Mike Lonergan, B.A. 1988, was recently named head coach for men's basketball at The George Washington University. Lonergan brings to GW 18 years as a college head coach, with an overall record of 377-156, 15 winning seasons, and 13 NCAA tournament victories.
Cardinal fans know him as the coach who led CUA's men's basketball team to the 2001 Division III National Championship, the same year he was named the Division III consensus National Coach of the Year. Lonergan was head coach at CUA from 1992 to 2004, with an overall record of 251-88.
While a student at CUA, Lonergan was starting point guard and captain of the men's basketball team under Coach Jack Bruen.
Most recently, Lonergan was head coach at the University of Vermont for six seasons where he went 126-68 overall and 69-27 in the American East Conference, both tops in the conference during that time.
Lonergan was introduced to the GW community at a press conference on May 9. Many of his former Cardinal players, coaches, and support staff were there for the big announcement, including Bob Talbot, Steve Howes, and Franny Murray. He was also joined by his wife, Maggie, and his father, Jack.
Lonergan is a native of Bowie, Md., and a 1984 graduate of Archbishop Carroll High School in Washington, D.C.
"The opportunity to return the my roots in the Washington, D.C., area and build a program at an exceptional school like George Washington was too good to pass up," said Lonergan at the press conference.
Alumni Relations had a few questions for Mike Lonergan as he and his family prepared to move from Vermont back to Washington, D.C.
What did you learn from Coach Bruen that still influences you today?
I learned a lot about my coaching philosophy from Coach Bruen. He taught me that basketball was the same no matter what level and that stressing the fundamentals of the game was extremely important. Coach Bruen taught me that a team was like a family and that is how I feel about all my teams.
How did your time as a CUA basketball player and coach prepare you for the job at Vermont and now GW?
As a player, I was blessed to have a terrific coach in Jack Bruen, quality assistants, and a great group of teammates who are lifelong friends. As the coach at CUA, I had a great staff and only recruited true student athletes who were a joy to coach. During my 16 years as a player and coach at CUA I learned that hard work paid off.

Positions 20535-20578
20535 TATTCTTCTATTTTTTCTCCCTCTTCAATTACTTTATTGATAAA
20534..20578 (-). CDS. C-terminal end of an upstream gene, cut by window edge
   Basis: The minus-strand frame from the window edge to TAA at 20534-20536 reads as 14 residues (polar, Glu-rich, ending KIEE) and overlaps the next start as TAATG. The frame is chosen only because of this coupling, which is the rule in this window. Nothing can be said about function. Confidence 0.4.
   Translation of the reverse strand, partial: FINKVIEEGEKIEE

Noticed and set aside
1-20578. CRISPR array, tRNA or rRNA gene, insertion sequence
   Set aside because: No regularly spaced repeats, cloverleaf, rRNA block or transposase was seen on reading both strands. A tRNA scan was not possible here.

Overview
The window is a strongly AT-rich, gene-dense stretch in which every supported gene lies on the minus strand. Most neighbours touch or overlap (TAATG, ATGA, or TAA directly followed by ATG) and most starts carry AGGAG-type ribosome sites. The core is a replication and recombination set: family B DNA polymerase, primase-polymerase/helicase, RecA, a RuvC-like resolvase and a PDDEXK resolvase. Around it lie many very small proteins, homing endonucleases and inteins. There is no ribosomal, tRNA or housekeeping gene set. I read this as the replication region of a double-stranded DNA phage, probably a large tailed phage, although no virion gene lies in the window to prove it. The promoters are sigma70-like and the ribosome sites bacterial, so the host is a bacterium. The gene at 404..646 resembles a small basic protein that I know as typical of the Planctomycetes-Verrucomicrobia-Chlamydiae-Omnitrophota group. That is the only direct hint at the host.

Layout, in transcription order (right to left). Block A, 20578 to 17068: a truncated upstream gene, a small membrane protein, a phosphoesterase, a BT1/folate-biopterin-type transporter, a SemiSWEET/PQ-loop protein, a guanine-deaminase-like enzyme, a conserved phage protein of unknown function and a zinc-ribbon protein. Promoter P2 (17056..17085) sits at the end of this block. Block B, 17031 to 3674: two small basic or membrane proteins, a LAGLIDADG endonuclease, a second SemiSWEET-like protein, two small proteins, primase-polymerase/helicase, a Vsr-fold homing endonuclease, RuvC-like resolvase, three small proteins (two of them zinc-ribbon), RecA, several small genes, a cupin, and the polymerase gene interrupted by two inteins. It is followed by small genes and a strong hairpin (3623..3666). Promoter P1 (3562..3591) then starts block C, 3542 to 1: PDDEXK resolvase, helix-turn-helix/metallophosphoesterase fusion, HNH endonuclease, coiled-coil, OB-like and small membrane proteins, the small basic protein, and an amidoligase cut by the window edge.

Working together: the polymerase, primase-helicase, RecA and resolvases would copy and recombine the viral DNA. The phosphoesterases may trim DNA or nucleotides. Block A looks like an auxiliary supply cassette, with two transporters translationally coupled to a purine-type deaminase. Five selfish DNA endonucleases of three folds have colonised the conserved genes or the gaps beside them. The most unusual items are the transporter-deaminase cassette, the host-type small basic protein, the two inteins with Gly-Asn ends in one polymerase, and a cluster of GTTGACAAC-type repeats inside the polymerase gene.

What is your best memory of CUA's 2001 NCAA Division III National Championship?
It was so special to lead my alma mater to a national championship on St. Patrick's Day. It was especially gratifying because we did it the right way, with quality student athletes who were truly representative of the CUA student body. To see so many students, alumni, faculty, and staff make the trip to Salem was amazing!
You have 15 winning seasons to your credit. Can you tell us in a nutshell the secret to your success?
I think I am a tireless worker who was fortunate to grow up around, play for, and work for terrific coaches, including my mom, Jack Bruen, Morgan Wootten, Jim Phelan, Joe Gallagher, and Gary Williams.
Why is this your dream job?
The job at George Washington University is my dream job because I always wanted to return to the Washington, D.C. area and coach a high-level Division I program at a school with a strong academic reputation. When I was 26, the CUA job was my dream job because it was my first head coaching position and it was at my alma mater.
What is your best advice to CUA's young alums as they pursue their dream jobs?
Don't be afraid to set lofty goals and to have dreams. Many people told me I was crazy when I knew in 8th grade that I wanted to be a coach. I was also told I was too young at 26 to be the head coach at Catholic University. All the "doubters" just inspired me to work harder. I have been blessed to have many of my dreams come true. I am fortunate, not many people get to do what they love for a living. I definitely paid my dues, but it was all well worth it.